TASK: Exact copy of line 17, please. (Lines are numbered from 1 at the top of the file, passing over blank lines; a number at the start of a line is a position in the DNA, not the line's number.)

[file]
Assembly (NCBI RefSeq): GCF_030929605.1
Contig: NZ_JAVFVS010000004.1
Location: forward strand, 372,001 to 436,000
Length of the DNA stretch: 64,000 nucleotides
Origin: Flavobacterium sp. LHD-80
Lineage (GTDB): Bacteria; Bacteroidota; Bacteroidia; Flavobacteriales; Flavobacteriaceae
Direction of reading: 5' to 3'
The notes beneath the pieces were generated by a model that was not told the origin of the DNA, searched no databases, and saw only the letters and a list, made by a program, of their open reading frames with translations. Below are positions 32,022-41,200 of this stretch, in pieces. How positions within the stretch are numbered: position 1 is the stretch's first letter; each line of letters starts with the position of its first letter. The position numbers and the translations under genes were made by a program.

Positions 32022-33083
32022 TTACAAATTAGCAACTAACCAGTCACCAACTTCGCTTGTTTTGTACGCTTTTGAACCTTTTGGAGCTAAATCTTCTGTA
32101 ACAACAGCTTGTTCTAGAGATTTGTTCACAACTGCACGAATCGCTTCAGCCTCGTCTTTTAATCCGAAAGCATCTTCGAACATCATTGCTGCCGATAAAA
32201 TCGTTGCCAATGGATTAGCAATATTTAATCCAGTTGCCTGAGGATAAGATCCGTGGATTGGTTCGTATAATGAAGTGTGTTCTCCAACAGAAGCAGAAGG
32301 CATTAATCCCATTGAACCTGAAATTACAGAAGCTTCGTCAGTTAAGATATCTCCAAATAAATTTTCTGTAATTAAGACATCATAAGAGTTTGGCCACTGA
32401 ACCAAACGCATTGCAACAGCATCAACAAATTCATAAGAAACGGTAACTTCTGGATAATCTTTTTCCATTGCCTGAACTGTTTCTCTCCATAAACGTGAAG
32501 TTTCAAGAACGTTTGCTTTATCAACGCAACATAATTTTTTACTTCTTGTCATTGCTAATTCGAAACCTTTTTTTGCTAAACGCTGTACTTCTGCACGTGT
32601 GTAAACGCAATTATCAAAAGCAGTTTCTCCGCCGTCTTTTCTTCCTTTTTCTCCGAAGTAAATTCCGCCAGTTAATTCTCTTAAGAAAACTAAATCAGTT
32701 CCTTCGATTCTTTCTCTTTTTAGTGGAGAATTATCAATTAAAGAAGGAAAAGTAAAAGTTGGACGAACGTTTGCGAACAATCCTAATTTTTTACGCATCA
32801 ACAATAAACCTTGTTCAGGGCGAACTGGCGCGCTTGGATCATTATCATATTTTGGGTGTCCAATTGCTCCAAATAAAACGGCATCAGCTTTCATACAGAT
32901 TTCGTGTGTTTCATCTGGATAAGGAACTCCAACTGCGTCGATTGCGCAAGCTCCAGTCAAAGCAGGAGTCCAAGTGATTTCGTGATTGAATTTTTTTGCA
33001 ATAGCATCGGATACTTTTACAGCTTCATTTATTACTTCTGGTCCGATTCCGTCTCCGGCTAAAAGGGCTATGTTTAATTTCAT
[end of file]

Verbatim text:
32701 CCTTCGATTCTTTCTCTTTTTAGTGGAGAATTATCAATTAAAGAAGGAAAAGTAAAAGTTGGACGAACGTTTGCGAACAATCCTAATTTTTTACGCATCA